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Likert Scale Template

Use our 5 (or 7) Point Likert Scale to measure attitudes, knowledge, values and opinions with a greater degree of nuance.

About the Likert Scale Template

The Likert scale is a rating system you can use to measure complex, subjective data such as how people feel about your product, service, or experience. 

Your customers (or potential customers, engaged as interview subjects) can pick out a possible response to a statement or question that’s either expressed in words or numbers. 

Examples of responses include a range such as “strongly agree,” “neutral,” “agree,” “disagree” or “strongly disagree,” or “strongly satisfied” to “strongly dissatisfied.” You can also use numbers, such as 1 = “strongly agree,” 2 = “agree,” and so on. 

The goal is to ask your customer some specific questions to turn into easy-to-interpret actionable user insights. 

Keep reading to learn more about Likert scales.

What is a Likert Scale

The Likert scale is either a five (or seven) point scale of response options that asks your customer or interview subject to agree or disagree with a statement. 

The scale assumes that the intensity of someone’s attitude or opinion is linear, ranging from strongly agree to strongly disagree, and assumes that attitudes can be measured.

For example, each of the five (or seven) responses would either be counted in terms of how often a sentiment was expressed or have a numerical value that would be used to measure the attitude being explored. 

Likert data can be a reliable source to point to how people think and feel, as long as you’re aware of the when-in-doubt-just-agree tendency. 

To reduce the impact of this bias, researchers can ...

  • Phrase questions as statements: presenting facts for customers to align with (or reject) can offer insight into different pieces of your business. Accordingly, the score averages give you a general measure of satisfaction that you can track over time and try to improve.

  • Include and evaluate both positive and negative statements, in pairs, for consistency: instead of measuring one-off sentiments, see if your customers are reliably in agreement, disagreement, or neutral in more than one instance. 

When to use Likert scale

Researchers across disciplines (from UX to marketing to customer experience, for example) can use a Likert scale to measure statements of agreement. 

Depending on your product, service, or experience, the scale can also be used to measure:

  • Agreement: Strongly agree → strongly disagree

  • Frequency: Often → never

  • Quality: Very good → very bad

  • Likelihood: Definitely → never

  • Importance: Very important → unimportant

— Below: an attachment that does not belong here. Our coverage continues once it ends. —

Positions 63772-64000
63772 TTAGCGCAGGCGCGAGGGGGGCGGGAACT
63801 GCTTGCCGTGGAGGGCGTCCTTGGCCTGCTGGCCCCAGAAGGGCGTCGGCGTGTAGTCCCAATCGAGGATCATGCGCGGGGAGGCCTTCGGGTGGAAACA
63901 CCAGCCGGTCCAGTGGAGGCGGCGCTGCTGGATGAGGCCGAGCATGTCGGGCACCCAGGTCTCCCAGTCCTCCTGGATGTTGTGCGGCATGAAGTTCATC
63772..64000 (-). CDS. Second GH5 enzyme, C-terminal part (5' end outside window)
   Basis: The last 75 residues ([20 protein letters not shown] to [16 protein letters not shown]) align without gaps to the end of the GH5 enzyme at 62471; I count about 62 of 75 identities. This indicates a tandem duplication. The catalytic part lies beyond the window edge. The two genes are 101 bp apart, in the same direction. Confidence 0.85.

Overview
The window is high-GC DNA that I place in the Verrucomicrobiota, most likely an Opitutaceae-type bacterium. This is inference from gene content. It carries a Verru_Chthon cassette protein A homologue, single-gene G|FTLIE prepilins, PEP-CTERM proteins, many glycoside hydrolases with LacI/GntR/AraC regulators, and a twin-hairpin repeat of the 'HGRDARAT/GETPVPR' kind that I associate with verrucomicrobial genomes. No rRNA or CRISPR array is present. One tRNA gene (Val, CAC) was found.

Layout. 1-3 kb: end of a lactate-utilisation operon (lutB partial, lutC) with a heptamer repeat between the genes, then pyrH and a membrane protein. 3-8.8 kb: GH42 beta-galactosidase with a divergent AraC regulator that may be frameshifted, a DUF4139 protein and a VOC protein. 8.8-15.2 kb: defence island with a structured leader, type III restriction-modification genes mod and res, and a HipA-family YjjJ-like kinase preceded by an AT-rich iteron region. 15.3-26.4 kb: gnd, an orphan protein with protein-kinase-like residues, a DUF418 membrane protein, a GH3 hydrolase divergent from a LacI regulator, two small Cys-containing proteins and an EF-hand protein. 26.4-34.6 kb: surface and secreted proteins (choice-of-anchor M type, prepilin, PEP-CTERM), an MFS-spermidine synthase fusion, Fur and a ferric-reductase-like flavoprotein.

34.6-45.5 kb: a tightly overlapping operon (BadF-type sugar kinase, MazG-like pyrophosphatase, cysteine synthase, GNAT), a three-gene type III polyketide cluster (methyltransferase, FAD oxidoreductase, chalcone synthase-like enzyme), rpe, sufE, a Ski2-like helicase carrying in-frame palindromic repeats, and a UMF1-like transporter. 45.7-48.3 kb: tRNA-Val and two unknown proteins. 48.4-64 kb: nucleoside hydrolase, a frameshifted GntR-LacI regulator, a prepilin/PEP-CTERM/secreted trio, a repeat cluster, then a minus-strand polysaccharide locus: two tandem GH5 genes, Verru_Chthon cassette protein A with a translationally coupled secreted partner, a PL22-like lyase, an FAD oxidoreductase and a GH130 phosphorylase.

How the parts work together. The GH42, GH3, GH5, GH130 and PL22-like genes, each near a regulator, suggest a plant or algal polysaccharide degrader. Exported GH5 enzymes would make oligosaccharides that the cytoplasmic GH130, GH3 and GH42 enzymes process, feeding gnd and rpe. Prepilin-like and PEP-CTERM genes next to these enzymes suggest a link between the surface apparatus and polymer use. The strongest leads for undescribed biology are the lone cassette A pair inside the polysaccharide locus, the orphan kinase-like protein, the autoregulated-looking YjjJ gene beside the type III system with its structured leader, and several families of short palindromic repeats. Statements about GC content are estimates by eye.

To get a more accurate measurement of everyone’s responses, it’s worth asking people to agree or disagree with multiple statements. You can then combine or average a person’s responses. 

Create your own Likert Scale

Making your own Likert scale is easy. Miro’s whiteboard tool is the perfect canvas to create and share them. Get started by selecting the Likert Scale Template, then take the following steps to make one of your own.

  1. Decide what you’d like to measure on your Likert Scale. This is the foundation for your Miro Board. Ensure that what you’re measuring can be scaled on the strength of opinions, attitudes, feelings, or experiences. Customers should see two clear extremes (positive and negative) and a neutral midpoint.

  2. Create or edit your Likert Scale Indicator statements or questions. The scale works best when you’re trying to find customer insights that can’t be understood with just one answer. An example statement could be, “The number of items on the takeaway menu overwhelms me.” Every statement (or each question) is trying to dig into what your customer actually feels. 

  3. Decide on Likert response scales. At a minimum, you can aim for a 5-point scale. At maximum, a 7-point scale. Any less or any more can compromise readability. Choose simple, clear language with different categories, such as “Agree - Disagree,” “Helpful - Not Helpful,” “Always - Never.” You can add or delete sticky notes (which can act as points and categories) accordingly. 

  4. Pre-test with your team. Share the Miro Board with your team to test any unclear questions, awkwardly worded statements, or duplicate categories. Ask your team if every element on the scale can help you gather actionable feedback. If not, revise or delete that element. 

  5. Test (and re-test) as needed. Invite participants onto your Miro Board and ask them to respond to each statement or question. Try dot voting. Data collection should be a process that you keep finetuning over time. Start with a small sample group of participants representing a larger group you’re trying to learn about. Refine – or expand – your point scale and category language as you get user feedback and calculate results. 

  6. Organize and import Likert Scale survey results visually from other sources. Miro. Import survey results as needed on your Miro Board, to share and review with your team.

Likert Scale Template

Get started with this template right now.

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